Indiana Court of Appeals

Judges order trial on couple’s responsibility to unpaid subcontractors

November 7, 2012
Jennifer Nelson
The Indiana Court of Appeals reversed a decision by a DeKalb Superior judge that Fred and Mary Anna Feitler were personally liable for unpaid bills to subcontractors on their home, which was being constructed on land owned by a trust to which they were sole beneficiaries.
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All appellate judges on the ballot retained by voters

November 7, 2012
IL Staff
Collecting more than a million “yes” votes each, Indiana Justices Steven David and Robert Rucker have been retained in office. David faced opposition from some who disagreed with the majority opinion he authored regarding unlawful police entry into homes.
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Court finds mediation not so confidential

November 7, 2012
Marilyn Odendahl
Some Indiana attorneys are concerned about the possible ramifications of the recent Horner decision.
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Justices reverse COA, hold state’s appeal timely

November 6, 2012
Dave Stafford
The Indiana Supreme Court on Monday reversed a divided Court of Appeals panel’s dismissal of an appeal of suppression of evidence in a drunken-driving case.
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Wife’s pain from shove, poked forehead ‘bodily injury,’ justices rule

November 6, 2012
Dave Stafford
The Indiana Supreme Court late Monday reconciled conflicting interpretations of the “bodily injury” requirement for domestic battery and other criminal offenses using that language, concluding that any such offense that causes the victim physical pain meets the test.
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Appeals court: Felon waived speedy trial, judge challenges

November 2, 2012
Dave Stafford
A man convicted of multiple felonies lost his appeal when the court determined he had not objected to matters raised in the appeal during his jury trial or sentencing.
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Woman did not exhaust administrative remedies before suing

November 1, 2012
Jennifer Nelson
The Indiana Court of Appeals agreed with a Marion Superior judge that the courts do not have jurisdiction over a woman’s lawsuit concerning the disconnection of her water because the woman did not exhaust all her available administrative remedies before suing.
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Police had reasonable suspicion to stop men, search bag

October 31, 2012
Jennifer Nelson
The Indiana Court of Appeals disagreed with an appellant who claimed police did not have reasonable suspicion to believe he and two other men were involved in criminal activity, which led to their stop and his eventual conviction of Class A felony attempted dealing in methamphetamine.
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Man can’t challenge sentence as illegal

October 31, 2012
Jennifer Nelson
Because a defendant entered into a beneficial plea agreement, the Indiana Court of Appeals denied his request for post-conviction relief. The man argued that a Supreme Court decision handed down while he was appealing should require that his sentence be reduced.
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Court affirms man’s sentence for murdering wife

October 31, 2012
Jennifer Nelson
A Lawrence County man was unable to convince the Indiana Court of Appeals that his 65-year sentence for the murder of his wife in 2009 should be reduced to the advisory sentence of 55 years.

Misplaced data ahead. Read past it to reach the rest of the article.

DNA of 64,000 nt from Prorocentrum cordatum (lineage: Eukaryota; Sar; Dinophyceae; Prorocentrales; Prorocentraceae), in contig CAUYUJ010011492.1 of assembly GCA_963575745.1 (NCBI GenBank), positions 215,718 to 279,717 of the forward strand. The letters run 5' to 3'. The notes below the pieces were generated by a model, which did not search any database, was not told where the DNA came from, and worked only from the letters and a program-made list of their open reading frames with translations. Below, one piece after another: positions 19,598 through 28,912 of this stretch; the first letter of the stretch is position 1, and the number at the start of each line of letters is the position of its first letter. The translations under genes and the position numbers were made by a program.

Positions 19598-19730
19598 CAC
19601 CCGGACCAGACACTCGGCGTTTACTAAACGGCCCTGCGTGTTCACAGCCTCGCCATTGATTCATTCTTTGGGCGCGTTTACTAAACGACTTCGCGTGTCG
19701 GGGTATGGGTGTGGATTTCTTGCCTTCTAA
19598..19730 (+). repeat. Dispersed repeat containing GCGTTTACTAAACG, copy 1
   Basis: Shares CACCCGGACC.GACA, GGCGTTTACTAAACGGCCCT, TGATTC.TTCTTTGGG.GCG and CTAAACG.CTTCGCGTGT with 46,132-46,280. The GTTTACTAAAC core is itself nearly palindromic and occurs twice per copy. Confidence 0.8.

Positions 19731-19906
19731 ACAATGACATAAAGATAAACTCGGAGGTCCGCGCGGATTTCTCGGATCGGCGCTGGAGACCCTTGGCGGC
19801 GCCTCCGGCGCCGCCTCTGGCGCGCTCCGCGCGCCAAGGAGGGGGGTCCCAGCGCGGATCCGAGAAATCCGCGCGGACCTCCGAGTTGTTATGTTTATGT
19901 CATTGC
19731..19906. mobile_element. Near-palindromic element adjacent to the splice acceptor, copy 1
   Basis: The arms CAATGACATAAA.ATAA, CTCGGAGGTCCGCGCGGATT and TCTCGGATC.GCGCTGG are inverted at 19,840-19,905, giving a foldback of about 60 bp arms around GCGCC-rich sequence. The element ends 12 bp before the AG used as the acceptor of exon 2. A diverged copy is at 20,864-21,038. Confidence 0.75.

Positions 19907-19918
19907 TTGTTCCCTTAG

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Justices vacate transfer in business dispute

October 31, 2012
IL Staff
After hearing arguments Oct. 24 in a dispute between former shareholders of a company and the new owners over what assets the new owners should receive, the Indiana Supreme Court decided that the Court of Appeals decision should stand.
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Court splits over whether approval of entire contract must be voided

October 30, 2012
Jennifer Nelson
Chief Judge Margret Robb dissented from her colleagues on the Court of Appeals Tuesday as to whether approval of a contract for the purchase and sale of substitute natural gas must be voided in its entirety because the contract definition of “retail end use customer” differs from the statutory definition.
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Judges focus on juvenile due process in Gingerich murder conspiracy appeal

October 30, 2012
Dave Stafford
Court of Appeals judges on Tuesday focused their questions on whether a 12-year-old waived to adult court in a 2010 murder had due process when his attorneys had just five days to prepare for a waiver hearing in juvenile court in Kosciusko County.
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Agency erred in adjusting experience account rates after merger

October 30, 2012
Jennifer Nelson
The Indiana Court of Appeals has ordered the Department of Workforce Development to reinstate the original contribution rates for unemployment insurance experience accounts of a parent company and its subsidiaries. The DWD should not have combined the accounts and adjusted the rates following a merger.
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COA affirms $550,000 med mal verdict; denies appellate attorney fees

October 30, 2012
Jennifer Nelson
A Lake Superior judge did not err when he allowed a witness to testify on behalf of the party bringing a medical malpractice complaint against a doctor nor in excluding the testimony of the doctor’s expert witness due to untimely disclosure, the Indiana Court of Appeals held Tuesday.
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Judges affirm decision in familial dispute over insurance funds

October 30, 2012
Jennifer Nelson
When Nathaniel Kappel died, it led to a dispute in the family as to who is entitled to insurance payouts on policies that Nathaniel Kappel and his brother William took out on each other in 1996. The Court of Appeals agreed with the probate court that Nathaniel Kappel’s estate is not entitled to funds from either man’s policy.
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Judges amend man’s convictions due to double jeopardy violations